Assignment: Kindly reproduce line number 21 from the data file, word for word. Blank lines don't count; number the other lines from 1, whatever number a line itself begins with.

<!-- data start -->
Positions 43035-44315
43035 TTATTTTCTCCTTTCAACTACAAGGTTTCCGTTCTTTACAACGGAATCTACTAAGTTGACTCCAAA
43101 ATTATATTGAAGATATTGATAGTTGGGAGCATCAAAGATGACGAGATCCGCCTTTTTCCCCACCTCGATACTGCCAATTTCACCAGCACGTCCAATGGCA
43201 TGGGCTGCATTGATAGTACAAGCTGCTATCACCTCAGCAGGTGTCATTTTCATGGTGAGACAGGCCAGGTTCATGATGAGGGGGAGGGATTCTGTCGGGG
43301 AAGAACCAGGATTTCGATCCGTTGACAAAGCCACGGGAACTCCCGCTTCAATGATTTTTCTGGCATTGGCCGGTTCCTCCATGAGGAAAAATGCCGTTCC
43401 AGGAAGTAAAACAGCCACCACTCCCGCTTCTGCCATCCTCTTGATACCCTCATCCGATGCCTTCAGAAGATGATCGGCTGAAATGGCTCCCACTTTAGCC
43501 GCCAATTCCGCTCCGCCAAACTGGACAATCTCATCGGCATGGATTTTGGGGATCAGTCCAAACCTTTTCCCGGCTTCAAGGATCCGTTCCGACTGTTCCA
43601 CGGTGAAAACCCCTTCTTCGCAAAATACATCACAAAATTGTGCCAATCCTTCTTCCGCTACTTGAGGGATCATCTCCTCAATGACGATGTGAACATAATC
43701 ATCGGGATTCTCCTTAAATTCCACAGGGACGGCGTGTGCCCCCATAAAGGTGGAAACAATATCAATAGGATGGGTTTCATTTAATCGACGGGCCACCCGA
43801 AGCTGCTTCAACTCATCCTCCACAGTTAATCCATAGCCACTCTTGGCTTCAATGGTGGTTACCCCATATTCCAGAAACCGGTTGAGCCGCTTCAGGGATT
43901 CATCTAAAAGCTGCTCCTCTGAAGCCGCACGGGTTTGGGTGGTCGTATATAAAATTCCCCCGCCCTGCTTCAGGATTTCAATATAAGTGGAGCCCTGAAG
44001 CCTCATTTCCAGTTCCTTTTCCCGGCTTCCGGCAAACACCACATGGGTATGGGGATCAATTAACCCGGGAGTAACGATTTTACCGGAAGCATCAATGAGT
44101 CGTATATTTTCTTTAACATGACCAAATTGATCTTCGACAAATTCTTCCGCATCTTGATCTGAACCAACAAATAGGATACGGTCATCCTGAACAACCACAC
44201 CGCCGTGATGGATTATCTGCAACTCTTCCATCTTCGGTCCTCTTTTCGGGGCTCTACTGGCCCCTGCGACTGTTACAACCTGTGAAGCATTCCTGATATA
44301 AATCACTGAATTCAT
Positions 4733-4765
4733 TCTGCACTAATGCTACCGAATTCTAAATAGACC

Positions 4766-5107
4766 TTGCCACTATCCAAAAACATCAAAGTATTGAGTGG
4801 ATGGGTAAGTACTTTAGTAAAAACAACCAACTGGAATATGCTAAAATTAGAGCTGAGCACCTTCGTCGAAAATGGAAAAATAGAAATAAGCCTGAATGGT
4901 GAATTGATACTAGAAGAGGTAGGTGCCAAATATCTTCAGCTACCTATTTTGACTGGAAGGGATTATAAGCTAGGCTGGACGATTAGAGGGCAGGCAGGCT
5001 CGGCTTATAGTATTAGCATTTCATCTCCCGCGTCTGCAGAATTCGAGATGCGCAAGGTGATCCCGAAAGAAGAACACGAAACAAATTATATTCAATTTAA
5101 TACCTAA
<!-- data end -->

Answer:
4901 GAATTGATACTAGAAGAGGTAGGTGCCAAATATCTTCAGCTACCTATTTTGACTGGAAGGGATTATAAGCTAGGCTGGACGATTAGAGGGCAGGCAGGCT